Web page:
MIR: eBay is one of the venerable Internet pioneers – basically being synonymous with the online auction format. How has the auction format and your retailing business model evolved since then?
Eben Sermon: It is true that in the beginning eBay was particularly well-known for auctions. This has, however, changed significantly. Today roughly 80 % of our business is fixed price trade with brand new items. A series of fundamental investments have been made during the last years to strengthen eBay in what is a very competitive industry. The focus of these investments has been to offer buyers the greatest possible selection of inventory from all over the world, with the most engaging shopping experience, whilst strengthening the platform for sellers. Much has been done already and there remains lots more to do.
MIR: The success of the platform business model is being discussed vividly these days. What are the success factors for a marketplace such as eBay?
Eben Sermon: In Germany, platforms account for more than 50 % of all online sales and are growing up to four times faster than other e-commerce players. They play an increasingly important role and work as an ecosystem. The strength of a good marketplace lies in the extent of the inventory range. For consumers this makes marketplaces a one-stop shop for all of their retail needs. This collection of buyers then subsequently makes it attractive for sellers. The more a market place grows, the more competitive it gets in terms of price and variety. The key, though, lies in the way that marketplaces are able to collect data and insights into consumers and inventory trends and in using these to create vibrant and personalized shopping experiences.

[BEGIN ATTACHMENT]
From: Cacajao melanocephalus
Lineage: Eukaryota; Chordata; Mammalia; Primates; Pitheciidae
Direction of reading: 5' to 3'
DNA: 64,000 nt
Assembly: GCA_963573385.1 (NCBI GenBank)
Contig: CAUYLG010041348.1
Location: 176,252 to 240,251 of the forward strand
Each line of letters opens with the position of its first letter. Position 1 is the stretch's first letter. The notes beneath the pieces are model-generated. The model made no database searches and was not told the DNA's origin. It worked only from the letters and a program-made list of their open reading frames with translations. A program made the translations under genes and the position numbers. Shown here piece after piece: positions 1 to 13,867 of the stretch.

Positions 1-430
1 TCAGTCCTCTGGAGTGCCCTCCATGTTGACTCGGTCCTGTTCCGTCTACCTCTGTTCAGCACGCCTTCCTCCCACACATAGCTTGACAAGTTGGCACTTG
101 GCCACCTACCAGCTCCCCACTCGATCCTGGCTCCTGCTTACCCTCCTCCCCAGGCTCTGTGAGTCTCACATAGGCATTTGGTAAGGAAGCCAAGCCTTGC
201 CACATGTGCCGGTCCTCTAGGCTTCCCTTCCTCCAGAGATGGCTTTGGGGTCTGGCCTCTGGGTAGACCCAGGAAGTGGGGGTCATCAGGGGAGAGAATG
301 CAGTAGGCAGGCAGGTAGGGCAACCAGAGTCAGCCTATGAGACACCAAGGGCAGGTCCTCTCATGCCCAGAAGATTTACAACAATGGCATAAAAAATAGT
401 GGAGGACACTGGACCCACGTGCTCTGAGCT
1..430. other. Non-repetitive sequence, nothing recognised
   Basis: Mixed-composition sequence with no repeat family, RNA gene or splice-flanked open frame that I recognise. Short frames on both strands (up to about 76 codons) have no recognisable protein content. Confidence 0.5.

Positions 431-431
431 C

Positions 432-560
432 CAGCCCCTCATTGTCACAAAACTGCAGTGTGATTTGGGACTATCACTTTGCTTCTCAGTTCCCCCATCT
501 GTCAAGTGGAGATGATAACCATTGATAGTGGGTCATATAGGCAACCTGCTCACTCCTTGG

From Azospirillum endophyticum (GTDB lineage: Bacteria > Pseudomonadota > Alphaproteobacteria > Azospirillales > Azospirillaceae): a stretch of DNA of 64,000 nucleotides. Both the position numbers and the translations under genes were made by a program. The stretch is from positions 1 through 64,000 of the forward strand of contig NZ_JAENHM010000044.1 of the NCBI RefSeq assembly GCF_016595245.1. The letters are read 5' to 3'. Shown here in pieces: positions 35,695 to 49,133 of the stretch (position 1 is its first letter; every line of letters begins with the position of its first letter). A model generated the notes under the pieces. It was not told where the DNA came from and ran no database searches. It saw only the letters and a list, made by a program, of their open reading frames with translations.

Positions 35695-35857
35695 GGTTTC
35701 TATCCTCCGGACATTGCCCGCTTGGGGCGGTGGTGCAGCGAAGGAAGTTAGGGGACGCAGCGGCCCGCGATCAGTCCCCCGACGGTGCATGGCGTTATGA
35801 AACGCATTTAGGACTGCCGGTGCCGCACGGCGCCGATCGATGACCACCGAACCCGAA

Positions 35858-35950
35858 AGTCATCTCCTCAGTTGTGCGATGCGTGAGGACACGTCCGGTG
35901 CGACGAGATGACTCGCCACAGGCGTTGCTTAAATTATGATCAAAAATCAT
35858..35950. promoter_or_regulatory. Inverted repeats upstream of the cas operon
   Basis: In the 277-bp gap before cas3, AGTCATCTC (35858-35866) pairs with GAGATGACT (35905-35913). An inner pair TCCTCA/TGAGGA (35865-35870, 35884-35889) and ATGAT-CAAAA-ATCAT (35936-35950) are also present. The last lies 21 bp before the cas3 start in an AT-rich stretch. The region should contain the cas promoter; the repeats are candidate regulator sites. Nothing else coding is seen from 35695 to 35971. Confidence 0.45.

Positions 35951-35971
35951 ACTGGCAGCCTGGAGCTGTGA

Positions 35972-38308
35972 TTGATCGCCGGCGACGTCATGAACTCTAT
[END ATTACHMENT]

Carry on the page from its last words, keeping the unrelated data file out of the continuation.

MIR: What are your priorities to remain attractive for consumers and to become even more attractive?
Eben Sermon: Customers demand more and more convenience and engagement. Today about 60 % of Germans expect delivery in two days or less. And according to DHL, fast shipping is decisive for 80 % of e-commerce consumers. In addition, Germany also has the highest expectations of returns. Some 15 % of all parcels are sent back. This is about three times more than in the US. But convenience is also about consumer’s desire for experiences that are personalized and about convenience in choosing and ordering products. The challenge for all in eCommerce is delivering on high expectations of convenience but also doing it in a way that shows off one’s inventory in increasingly engaging ways. Online shopping simply needs to be fun. There are apps to shop by video and others that are gamified. But most important is knowing how to remain flexible on these two axes – convenience and engagement – for different shopper segments. For instance, a Young Value Shopper can have very different expectations from a mother of three children.
MIR: What precisely do you do to score on convenience and to exceed other platforms?
Eben Sermon: With regard to convenience, one of the main building blocks is our loyalty program eBay Plus which provides premium shipping, free returns, premium customer support and exclusive eBay Plus offerings to buyers. In 2018, the number of items eligible for eBay Plus has doubled and we are working to further increasing it. Our logistics initiatives eBay Fulfillment and eBay Versand are central to this, as they allow sellers to meet the standards of the eBay Plus program. eBay Fulfillment enables together with our partners FIEGE and Hermes next-day-delivery for purchases that come in until 6pm on a day. eBay Versand offers smaller sellers fast delivery solutions at attractive prices for all channels. In partnership with DPD, participating retailers agree on a suitable daily pick-up window that is always later than 2:30pm to ensure that many orders can be delivered the next day. We are currently testing both of these new services in a beta version with selected eBay sellers.